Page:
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SEPTEMBER, 30, 1863. I have the honor to transmit the following information:

The trade of this river is free to all vessels of every country. No tonnage duties or other port dues are imposed. No vessel, however, is allowed to proceed more than fifteen miles up the river without a special permit from the authorities. This permit has not been granted to any vessel since my arrival. The captain of every vessel must deposit his ship's papers with the commandant of the guard-ship immediately upon his arrival, and report himself to the commandant on shore, presenting a manifest of the ship's cargo and passenger list. No passenger is permitted to land without license. The captain must give twenty-four hours' notice in order to obtain his discharge and receive his papers.

The trade upon this part of the African coast is increasing. The amount of rubber shipped from the Gaboon, Mooney, and Moondah rivers for the present year greatly exceeds that of any former year. This rubber mostly goes to England, costing here about six (6) cents per pound.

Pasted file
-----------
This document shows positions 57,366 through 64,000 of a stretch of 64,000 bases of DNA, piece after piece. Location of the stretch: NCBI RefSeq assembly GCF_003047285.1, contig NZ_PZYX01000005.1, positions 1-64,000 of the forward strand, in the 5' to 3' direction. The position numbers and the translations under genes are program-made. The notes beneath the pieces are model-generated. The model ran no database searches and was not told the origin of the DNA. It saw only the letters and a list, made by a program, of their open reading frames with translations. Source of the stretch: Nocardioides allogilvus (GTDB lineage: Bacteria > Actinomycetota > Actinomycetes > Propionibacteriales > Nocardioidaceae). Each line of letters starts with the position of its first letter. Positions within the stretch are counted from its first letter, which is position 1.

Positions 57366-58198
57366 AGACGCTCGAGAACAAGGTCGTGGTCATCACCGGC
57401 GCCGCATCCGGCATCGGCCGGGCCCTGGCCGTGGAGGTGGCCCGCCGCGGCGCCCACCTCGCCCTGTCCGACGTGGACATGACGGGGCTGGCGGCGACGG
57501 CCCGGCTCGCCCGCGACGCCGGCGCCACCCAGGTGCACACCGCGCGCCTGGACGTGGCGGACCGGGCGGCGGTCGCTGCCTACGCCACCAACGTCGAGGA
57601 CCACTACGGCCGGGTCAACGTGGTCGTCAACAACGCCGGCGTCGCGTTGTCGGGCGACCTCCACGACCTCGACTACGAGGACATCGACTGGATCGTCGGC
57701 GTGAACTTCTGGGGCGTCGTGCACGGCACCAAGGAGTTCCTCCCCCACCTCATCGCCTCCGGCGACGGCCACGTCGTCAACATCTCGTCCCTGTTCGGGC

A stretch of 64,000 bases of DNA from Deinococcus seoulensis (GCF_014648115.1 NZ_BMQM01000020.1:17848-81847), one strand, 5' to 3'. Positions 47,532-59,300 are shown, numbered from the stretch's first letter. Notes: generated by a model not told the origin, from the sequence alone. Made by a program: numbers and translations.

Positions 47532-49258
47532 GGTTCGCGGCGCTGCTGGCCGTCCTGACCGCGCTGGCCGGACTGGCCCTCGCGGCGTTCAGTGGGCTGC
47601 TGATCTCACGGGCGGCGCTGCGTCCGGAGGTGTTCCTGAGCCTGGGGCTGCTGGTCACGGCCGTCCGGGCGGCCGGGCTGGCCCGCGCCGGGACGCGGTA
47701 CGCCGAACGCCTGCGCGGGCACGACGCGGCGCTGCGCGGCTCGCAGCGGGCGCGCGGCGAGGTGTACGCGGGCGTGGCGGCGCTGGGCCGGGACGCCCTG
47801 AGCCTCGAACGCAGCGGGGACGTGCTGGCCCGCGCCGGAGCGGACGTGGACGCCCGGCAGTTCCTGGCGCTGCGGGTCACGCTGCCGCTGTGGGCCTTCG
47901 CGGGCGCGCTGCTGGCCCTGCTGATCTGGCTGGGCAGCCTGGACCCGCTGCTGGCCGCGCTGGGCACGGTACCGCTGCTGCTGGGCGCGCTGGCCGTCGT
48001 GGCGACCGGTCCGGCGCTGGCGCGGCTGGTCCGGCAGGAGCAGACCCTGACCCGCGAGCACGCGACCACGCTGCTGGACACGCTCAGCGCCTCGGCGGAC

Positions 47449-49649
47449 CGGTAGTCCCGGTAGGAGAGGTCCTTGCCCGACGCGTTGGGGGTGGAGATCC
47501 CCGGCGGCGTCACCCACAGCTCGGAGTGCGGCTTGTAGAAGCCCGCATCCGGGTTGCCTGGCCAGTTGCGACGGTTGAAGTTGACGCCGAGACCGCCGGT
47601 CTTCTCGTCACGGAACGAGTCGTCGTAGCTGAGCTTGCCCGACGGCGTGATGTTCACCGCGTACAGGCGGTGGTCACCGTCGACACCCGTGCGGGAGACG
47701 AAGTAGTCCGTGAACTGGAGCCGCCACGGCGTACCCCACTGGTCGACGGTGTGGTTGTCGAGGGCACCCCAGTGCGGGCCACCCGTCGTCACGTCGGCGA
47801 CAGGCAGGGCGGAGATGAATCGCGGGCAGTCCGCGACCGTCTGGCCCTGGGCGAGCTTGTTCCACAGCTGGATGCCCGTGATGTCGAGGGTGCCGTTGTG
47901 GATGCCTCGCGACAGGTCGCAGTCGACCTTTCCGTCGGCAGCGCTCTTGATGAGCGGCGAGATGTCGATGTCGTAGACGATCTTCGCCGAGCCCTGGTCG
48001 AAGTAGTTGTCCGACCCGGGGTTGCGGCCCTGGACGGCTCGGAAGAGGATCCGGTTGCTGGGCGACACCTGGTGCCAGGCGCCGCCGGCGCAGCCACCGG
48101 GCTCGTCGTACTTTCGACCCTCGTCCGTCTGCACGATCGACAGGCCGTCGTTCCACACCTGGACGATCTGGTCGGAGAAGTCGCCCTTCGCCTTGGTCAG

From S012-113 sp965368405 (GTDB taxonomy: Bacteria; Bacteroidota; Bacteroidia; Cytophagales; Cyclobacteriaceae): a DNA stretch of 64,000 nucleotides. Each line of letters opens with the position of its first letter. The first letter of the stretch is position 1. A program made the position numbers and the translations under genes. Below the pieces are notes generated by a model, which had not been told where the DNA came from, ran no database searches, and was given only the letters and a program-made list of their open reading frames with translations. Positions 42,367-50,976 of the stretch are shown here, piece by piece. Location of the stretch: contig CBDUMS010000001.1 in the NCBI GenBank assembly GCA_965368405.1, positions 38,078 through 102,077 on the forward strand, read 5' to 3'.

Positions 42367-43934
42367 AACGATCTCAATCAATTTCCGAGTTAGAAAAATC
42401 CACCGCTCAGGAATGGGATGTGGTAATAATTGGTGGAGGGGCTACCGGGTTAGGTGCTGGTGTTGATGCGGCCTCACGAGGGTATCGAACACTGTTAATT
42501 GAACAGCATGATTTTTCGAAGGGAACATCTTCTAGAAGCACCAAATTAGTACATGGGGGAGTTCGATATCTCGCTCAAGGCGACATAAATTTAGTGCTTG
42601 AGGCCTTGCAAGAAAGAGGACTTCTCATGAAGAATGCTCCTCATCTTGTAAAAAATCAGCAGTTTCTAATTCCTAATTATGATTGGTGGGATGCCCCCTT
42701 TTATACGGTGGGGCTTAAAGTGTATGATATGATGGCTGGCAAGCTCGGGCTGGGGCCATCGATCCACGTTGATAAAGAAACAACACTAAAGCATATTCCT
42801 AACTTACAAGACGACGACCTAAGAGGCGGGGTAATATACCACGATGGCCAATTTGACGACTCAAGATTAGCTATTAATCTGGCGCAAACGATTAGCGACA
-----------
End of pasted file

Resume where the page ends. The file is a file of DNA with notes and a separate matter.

The amount of ivory exported from this place and vicinity is about as it was twenty years ago, but the price is much higher. Ivory costs here from fifty to one hundred and fifty cents per pound, according to the quality; most of this production goes through England to the continent. The amount of bar-wood is equal to the demand, though it is becoming scarce upon the banks of the river, the principal supply being procured some distance ap and in the interior; most of this eventually reaches France, though a great proportion is shipped in English vessels. Bar-wood costs here about four dollars and fifty cents per ton.

It is exceedingly difficult to obtain any reliable information in regard to the resources of the interior; jealousy which exists among the different tribes being an obstacle. From the best information which I can gather, I judge that the rubber trade has reached its maximum, from the fact that the natives, in order to secure the milk from which it is made, destroy the vine.